One of the easiest preserving techniques is to put something into alcohol. Easy, right? Any kind of fruit plus most kinds of harder alcohols will result in an achievement that you can gloat about when friends come over. Open up a jar of apricot brandy and life instantly gets richer. When really all you did was put some small apricots in a pint jar, add sugar and brandy and let it sit for a few months.
And rarely will you go wrong. I use vodka (I usually use something plain and inexpensive, like Svedka) and brandy, mostly, but gin and rum in some cases. If you want to get serious, go to New Jersey and pick up some Everclear or neutral grain spirit. People say that the flavors will ring more true with grain alcohol, but I’m fine with what I can get in the stores. Keep in mind that vodka and the like are 40 to 60 percent alcohol, whereas NGS is more like 75 to 95. That’ll burn your nose hairs off!
In most cases you can eat the fruit, stewed in sugar and alcohol. Over cakes or on top of ice cream. Or just pop one like a sweet shot. In other cases the fruit shrivels and doesn't look so good, so don't worry if that happens.
Here's a great recipe to start with, from The Joy of Cooking. It uses cherries, but any stone fruit will work. You can make one pint or several. That's the beauty. And there's no processing. Just leave it in a cool, dark place. One pound of cherries makes one pint.
Snip the stems down to 1/2 inch. For every pound of fruit use 1/2 cup of sugar. Layer the sugar and fruit in clean pint jars. Fill jars with brandy or vodka (or they also recommend framboise, grappa or bourbon). Seal tightly and let stand for at least two months before serving. In the first month, invert the jars gently to disburse and dissolve the sugar.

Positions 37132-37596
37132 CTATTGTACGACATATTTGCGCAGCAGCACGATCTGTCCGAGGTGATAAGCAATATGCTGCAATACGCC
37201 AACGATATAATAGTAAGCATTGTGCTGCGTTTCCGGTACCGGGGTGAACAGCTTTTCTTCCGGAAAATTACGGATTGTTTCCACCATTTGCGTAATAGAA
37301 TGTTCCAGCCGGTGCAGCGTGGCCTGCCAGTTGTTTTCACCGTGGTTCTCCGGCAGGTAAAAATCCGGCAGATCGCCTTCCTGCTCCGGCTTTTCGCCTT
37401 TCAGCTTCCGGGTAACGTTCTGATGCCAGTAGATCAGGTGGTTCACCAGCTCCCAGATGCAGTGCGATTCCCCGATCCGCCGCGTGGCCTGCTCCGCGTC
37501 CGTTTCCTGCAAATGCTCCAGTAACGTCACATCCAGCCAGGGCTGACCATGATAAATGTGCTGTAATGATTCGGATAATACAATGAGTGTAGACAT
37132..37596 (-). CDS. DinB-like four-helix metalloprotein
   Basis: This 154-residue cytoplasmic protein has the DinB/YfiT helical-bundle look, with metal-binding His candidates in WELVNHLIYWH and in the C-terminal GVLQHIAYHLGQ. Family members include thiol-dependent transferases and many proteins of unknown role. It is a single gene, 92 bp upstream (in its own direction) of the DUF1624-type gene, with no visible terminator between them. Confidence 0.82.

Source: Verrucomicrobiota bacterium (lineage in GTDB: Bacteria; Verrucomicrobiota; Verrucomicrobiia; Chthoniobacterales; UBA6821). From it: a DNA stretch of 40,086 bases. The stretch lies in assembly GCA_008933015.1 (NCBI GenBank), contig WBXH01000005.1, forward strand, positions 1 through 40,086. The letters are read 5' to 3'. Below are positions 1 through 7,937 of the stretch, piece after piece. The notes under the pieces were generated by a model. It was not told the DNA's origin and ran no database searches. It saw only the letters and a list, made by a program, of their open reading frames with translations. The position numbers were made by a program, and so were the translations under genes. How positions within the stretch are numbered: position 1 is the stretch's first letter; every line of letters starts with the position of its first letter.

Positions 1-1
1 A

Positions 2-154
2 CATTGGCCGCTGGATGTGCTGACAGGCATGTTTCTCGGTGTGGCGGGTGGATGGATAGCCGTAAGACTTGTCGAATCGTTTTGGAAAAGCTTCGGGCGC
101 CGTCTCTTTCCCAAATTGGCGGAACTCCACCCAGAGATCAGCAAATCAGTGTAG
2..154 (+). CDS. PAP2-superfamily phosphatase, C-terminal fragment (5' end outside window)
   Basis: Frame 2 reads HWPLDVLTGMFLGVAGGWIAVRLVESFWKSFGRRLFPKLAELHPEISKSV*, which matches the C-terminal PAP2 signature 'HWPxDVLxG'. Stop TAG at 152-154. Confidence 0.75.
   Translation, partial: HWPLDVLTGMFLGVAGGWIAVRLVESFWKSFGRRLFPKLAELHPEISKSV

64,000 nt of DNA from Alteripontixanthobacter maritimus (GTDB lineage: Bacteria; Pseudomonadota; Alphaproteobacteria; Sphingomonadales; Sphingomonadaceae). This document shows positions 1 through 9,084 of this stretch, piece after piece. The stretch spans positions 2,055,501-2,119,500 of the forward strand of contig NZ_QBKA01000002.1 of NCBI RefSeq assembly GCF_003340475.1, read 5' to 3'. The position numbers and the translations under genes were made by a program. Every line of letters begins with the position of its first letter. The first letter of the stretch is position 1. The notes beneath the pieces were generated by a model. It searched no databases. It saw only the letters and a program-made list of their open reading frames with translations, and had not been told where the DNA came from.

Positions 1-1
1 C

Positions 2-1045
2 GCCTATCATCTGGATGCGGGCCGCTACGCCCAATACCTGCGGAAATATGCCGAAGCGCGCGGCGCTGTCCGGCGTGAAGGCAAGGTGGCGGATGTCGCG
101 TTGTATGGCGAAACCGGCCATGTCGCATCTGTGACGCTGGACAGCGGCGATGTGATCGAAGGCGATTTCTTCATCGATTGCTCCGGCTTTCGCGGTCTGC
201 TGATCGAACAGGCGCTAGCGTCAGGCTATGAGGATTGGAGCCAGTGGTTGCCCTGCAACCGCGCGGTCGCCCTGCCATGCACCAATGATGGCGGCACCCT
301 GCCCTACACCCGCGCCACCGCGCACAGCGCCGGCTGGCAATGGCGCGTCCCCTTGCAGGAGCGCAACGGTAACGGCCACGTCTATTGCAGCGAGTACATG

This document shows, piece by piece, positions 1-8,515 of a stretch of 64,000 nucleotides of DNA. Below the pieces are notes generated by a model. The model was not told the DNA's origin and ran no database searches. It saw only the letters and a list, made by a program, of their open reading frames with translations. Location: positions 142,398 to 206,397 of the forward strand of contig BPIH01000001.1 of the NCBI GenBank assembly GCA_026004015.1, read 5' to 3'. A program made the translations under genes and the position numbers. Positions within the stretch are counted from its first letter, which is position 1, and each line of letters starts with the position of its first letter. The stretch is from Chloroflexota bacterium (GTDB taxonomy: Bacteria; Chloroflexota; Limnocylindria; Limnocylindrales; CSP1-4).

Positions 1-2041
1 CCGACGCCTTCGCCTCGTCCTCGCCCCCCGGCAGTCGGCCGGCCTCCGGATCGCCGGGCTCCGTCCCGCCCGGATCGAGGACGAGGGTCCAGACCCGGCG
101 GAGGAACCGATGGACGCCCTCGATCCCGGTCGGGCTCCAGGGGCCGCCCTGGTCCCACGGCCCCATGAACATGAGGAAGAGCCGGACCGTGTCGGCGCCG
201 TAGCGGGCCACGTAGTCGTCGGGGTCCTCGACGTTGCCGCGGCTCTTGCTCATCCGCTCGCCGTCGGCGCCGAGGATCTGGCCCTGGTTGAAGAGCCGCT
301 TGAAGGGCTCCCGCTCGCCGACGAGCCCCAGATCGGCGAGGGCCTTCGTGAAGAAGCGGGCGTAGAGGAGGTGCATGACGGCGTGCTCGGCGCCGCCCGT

Some boozy links to enjoy:
A great article with some interesting recipes by Melissa Clark of A... One of the recipes is for rumtopf. Get prepared now for a rumtopf tomorrow. If you save a little bit of fruit from each harvest, generously mixed with booze and sugar, by Christmas time you will have a half-gallon of goodness on hand to ring in the season. Here's some more rumtopf info from Tigress in a Jam.
Triple Sec. Do you have any sour oranges on hand? Probably not, but there's some links to recipes for triple sec with sweet oranges, too.
Rhubarb Liqueur. This is really incredible! And rhubarb time is nigh.
Please leave a comment and let me know what's in your liqueur cabinet! Links welcome!
Julia Sforza lives in Ulster Park. She also blogs at What Julia Ate.